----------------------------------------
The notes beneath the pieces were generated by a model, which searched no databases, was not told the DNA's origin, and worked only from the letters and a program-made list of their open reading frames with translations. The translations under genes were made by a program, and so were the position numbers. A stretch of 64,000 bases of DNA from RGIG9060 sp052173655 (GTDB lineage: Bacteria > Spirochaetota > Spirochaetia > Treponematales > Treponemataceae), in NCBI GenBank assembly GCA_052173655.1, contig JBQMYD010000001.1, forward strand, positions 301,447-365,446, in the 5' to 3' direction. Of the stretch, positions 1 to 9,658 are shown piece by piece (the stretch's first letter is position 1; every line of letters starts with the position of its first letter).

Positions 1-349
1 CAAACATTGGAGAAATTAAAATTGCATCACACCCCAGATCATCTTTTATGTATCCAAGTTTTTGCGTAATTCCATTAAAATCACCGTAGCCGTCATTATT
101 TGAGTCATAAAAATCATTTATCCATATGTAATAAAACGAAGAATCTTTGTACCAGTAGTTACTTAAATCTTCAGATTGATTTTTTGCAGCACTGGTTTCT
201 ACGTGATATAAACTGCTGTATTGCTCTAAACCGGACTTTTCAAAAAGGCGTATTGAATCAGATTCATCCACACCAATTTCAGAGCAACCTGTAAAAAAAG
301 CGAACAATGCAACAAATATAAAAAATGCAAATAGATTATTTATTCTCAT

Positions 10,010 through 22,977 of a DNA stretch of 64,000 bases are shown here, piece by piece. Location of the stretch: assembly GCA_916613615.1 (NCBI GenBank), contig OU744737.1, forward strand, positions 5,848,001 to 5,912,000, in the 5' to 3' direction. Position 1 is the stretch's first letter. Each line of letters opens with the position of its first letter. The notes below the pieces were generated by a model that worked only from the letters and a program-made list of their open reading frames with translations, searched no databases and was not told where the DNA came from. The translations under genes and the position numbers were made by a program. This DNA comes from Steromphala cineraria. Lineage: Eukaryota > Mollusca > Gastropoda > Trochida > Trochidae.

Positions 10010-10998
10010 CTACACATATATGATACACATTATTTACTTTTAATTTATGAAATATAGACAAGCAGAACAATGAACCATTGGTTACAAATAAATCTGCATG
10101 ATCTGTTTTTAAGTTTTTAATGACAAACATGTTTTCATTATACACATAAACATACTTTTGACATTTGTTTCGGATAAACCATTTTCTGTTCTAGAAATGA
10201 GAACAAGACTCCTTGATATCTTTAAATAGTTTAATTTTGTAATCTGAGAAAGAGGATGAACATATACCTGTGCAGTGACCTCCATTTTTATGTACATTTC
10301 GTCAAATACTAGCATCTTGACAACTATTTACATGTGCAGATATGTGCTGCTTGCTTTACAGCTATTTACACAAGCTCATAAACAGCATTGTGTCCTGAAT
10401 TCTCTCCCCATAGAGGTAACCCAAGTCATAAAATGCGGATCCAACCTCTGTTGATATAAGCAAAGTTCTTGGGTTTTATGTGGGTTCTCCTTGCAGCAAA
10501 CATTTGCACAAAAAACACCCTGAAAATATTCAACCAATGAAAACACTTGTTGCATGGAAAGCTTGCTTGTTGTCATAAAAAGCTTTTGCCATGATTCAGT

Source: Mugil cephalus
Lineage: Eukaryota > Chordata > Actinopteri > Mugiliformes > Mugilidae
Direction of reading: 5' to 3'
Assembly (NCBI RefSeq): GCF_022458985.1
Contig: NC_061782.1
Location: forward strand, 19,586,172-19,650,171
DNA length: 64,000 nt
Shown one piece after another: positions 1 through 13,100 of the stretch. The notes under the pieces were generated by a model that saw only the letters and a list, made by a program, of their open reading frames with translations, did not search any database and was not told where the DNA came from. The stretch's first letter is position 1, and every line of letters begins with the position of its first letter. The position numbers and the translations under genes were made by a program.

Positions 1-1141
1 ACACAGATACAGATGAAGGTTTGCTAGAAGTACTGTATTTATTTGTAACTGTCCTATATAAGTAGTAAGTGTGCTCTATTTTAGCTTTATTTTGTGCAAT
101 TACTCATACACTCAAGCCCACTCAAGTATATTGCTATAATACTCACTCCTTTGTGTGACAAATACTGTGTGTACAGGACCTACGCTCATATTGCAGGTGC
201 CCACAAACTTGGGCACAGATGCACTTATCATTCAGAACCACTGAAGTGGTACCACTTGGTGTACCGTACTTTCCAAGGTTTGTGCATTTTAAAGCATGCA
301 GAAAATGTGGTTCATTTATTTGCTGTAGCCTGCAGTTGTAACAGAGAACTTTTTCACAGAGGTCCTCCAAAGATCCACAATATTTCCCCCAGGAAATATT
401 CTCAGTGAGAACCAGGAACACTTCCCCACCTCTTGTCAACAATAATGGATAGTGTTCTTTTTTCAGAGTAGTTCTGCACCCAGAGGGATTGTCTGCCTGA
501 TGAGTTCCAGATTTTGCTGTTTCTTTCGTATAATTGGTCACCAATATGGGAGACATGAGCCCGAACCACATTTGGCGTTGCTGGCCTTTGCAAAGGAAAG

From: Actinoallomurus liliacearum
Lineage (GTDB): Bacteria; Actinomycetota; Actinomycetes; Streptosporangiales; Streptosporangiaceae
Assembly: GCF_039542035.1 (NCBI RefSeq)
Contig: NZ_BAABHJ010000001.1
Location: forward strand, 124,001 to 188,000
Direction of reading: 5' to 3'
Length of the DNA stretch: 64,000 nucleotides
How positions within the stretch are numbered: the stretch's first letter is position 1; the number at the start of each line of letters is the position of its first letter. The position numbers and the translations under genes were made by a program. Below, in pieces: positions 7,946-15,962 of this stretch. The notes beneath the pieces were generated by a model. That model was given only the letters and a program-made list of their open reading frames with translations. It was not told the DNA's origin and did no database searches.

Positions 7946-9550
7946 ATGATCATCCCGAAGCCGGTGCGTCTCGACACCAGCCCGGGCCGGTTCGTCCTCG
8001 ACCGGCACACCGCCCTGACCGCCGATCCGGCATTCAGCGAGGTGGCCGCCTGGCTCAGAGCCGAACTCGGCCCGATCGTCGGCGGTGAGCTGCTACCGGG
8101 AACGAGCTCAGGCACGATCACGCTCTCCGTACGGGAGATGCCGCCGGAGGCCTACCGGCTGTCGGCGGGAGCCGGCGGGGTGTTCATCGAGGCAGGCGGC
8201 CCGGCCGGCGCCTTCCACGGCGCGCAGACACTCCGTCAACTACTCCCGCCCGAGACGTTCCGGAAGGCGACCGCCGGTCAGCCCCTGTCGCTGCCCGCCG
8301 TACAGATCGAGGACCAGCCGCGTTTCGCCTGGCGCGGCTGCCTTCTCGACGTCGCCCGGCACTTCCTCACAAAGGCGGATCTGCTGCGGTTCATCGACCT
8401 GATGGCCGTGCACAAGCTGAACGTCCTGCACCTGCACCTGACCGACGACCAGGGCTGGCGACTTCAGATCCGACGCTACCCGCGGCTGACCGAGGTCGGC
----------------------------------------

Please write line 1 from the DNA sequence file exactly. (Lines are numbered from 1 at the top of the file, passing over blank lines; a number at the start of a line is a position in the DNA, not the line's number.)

The notes beneath the pieces were generated by a model, which searched no databases, was not told the DNA's origin, and worked only from the letters and a program-made list of their open reading frames with translations. The translations under genes were made by a program, and so were the position numbers. A stretch of 64,000 bases of DNA from RGIG9060 sp052173655 (GTDB lineage: Bacteria > Spirochaetota > Spirochaetia > Treponematales > Treponemataceae), in NCBI GenBank assembly GCA_052173655.1, contig JBQMYD010000001.1, forward strand, positions 301,447-365,446, in the 5' to 3' direction. Of the stretch, positions 1 to 9,658 are shown piece by piece (the stretch's first letter is position 1; every line of letters starts with the position of its first letter).